What is the Role of International Human Rights in the War on Terror?
Robert J. Delahunty
University of St. Thomas School of Law (Minnesota)
University of California at Berkeley School of Law; American Enterprise Institute
DePaul Law Review, Forthcoming
U of St. Thomas Legal Studies Research Paper No. 10-16
UC Berkeley Public Law Research Paper No. 1595148
What role, if any, does international human rights law (IHRL) have to play in situations of armed conflict? More specifically, does IHRL have any application to the conduct of the “war on terror”? More specifically still, does IHRL partly or wholly displace the traditional law of armed conflict (LOAC) - as embodied, for instance, in the Hague and Geneva Conventions - in regulating the armed conflict that arises in the “war on terror”?
We focus in this Article on the last of these questions. To sharpen the discussion, we concentrate on the applicability of the1966 International Covenant on Civil and Political Rights (ICCPR) to the conduct of hostilities in the “war on terror.” More narrowly still, we will consider the applicability of ICCPR Article 6(1) - which guarantees that “[n]o one shall be arbitrarily deprived of his life” - to combat operations in the “war on terror” by U.S. Armed Forces outside the United States.
One advantage of this specific focus is that it will enable us to examine, within the brief compass of this Article, the legality of the United States’ use of unmanned Predator drone missiles to kill suspected al Qaeda targets, such as the incident involving the killing in Yemen on November 3, 2002 of Qaed Salim Sinan al-Harethi - reputedly a senior al Qaeda operative - while he was traveling with five companions in a car. Citing the ICCPR, the UN Special Rapporteur on Extrajudicial, Summary or Arbitrary Executions took the position that the attack constituted a clear case of extrajudicial killing. The United States, in reply, maintained that the ICCPR had no application to the incident on the grounds that “[t]he conduct of a government in legitimate military operations, whether against al Qaida operatives or any other legitimate military target, would be governed by the international law of armed conflict,” rather than by IHRL. The Obama Administration has continued the practice of using missiles to target and kill suspected al Qaeda and Taliban figures. It is reported that unmanned drones have become among the U.S. military’s favorite weapons in the conflicts in Iraq and Afghanistan - including for use in targeting suspected terrorist compounds - and the Obama Administration is said to be preparing a budgetary request for the development of new drone systems.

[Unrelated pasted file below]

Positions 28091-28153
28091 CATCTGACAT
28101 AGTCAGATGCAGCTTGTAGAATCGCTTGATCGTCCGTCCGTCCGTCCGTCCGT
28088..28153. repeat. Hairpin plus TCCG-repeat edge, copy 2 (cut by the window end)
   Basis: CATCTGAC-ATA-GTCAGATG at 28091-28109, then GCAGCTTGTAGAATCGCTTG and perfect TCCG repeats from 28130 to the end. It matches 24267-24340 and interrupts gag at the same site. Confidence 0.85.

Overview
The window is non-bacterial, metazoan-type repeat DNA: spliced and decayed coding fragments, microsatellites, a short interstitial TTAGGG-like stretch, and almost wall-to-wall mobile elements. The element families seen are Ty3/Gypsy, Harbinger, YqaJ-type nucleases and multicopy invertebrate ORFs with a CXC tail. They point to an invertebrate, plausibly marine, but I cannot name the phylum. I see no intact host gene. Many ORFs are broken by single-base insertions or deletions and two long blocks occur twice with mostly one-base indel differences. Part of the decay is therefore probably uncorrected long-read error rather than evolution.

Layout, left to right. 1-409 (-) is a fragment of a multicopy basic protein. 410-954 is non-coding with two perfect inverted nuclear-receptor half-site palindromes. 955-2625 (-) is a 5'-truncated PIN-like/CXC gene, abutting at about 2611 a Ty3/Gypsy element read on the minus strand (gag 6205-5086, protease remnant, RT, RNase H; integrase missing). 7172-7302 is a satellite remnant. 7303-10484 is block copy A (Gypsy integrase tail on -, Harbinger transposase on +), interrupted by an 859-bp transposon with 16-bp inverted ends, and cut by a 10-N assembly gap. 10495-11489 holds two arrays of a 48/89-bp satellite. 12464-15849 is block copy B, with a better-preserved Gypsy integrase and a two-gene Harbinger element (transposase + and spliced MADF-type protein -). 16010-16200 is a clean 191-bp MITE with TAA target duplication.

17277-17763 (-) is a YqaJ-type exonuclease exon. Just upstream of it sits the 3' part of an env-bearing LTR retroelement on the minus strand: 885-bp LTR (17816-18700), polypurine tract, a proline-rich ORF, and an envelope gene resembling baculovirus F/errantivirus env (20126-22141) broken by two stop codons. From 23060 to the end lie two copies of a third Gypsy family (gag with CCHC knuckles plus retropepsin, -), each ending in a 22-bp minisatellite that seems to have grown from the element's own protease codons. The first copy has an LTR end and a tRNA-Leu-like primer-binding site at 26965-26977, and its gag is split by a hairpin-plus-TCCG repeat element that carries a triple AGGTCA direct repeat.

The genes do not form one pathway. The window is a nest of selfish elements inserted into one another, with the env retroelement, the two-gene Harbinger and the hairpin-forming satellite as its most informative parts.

In Part II, we survey the origins and growth of the LOAC and IHRL, and we discuss the beginnings of their asserted “convergence.” In Part III.A, we restate and defend the traditional view that the LOAC and IHRL fundamentally differ in their scope, purposes, and protective concerns. Then, in Part III.B, we argue that the ICCPR, in particular, was not intended, and should not be understood, to regulate the conduct of armed conflicts that are otherwise governed by the LOAC. In Part III.C, we address certain objections that have been raised against this construction of the ICCPR. Finally, in Part IV, we apply the results we have reached to the controversy over the incident involving Qaed Salim Sinan al-Harethi.
Number of Pages in PDF File: 49
Keywords: law of war, law of armed conflict, law of international human rights, International Covenant on Civil and Political Rights, war on terror
Date posted: April 24, 2010